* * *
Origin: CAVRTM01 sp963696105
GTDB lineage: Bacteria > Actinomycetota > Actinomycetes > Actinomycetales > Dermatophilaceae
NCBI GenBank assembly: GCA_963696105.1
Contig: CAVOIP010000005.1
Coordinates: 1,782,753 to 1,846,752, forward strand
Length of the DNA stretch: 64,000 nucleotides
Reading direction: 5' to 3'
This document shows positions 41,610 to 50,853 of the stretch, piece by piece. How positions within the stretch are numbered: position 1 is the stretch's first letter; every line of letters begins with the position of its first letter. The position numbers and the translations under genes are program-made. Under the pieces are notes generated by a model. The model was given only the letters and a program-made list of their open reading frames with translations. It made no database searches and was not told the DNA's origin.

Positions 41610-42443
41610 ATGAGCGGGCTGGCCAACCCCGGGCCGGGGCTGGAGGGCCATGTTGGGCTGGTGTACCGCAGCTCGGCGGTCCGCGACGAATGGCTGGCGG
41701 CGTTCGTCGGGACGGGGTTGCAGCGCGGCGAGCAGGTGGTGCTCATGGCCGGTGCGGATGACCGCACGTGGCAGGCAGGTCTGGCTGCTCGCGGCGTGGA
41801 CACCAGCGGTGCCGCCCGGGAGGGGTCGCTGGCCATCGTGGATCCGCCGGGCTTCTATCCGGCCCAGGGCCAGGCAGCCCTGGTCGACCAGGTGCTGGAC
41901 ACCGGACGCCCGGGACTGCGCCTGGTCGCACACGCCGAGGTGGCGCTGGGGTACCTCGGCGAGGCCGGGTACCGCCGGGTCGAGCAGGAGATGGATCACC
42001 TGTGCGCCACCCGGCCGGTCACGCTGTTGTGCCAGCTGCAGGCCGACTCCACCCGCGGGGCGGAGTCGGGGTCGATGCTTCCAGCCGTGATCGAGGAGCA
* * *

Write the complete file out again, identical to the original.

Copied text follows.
Origin: CAVRTM01 sp963696105
GTDB lineage: Bacteria > Actinomycetota > Actinomycetes > Actinomycetales > Dermatophilaceae
NCBI GenBank assembly: GCA_963696105.1
Contig: CAVOIP010000005.1
Coordinates: 1,782,753 to 1,846,752, forward strand
Length of the DNA stretch: 64,000 nucleotides
Reading direction: 5' to 3'
This document shows positions 41,610 to 50,853 of the stretch, piece by piece. How positions within the stretch are numbered: position 1 is the stretch's first letter; every line of letters begins with the position of its first letter. The position numbers and the translations under genes are program-made. Under the pieces are notes generated by a model. The model was given only the letters and a program-made list of their open reading frames with translations. It made no database searches and was not told the DNA's origin.

Positions 41610-42443
41610 ATGAGCGGGCTGGCCAACCCCGGGCCGGGGCTGGAGGGCCATGTTGGGCTGGTGTACCGCAGCTCGGCGGTCCGCGACGAATGGCTGGCGG
41701 CGTTCGTCGGGACGGGGTTGCAGCGCGGCGAGCAGGTGGTGCTCATGGCCGGTGCGGATGACCGCACGTGGCAGGCAGGTCTGGCTGCTCGCGGCGTGGA
41801 CACCAGCGGTGCCGCCCGGGAGGGGTCGCTGGCCATCGTGGATCCGCCGGGCTTCTATCCGGCCCAGGGCCAGGCAGCCCTGGTCGACCAGGTGCTGGAC
41901 ACCGGACGCCCGGGACTGCGCCTGGTCGCACACGCCGAGGTGGCGCTGGGGTACCTCGGCGAGGCCGGGTACCGCCGGGTCGAGCAGGAGATGGATCACC
42001 TGTGCGCCACCCGGCCGGTCACGCTGTTGTGCCAGCTGCAGGCCGACTCCACCCGCGGGGCGGAGTCGGGGTCGATGCTTCCAGCCGTGATCGAGGAGCA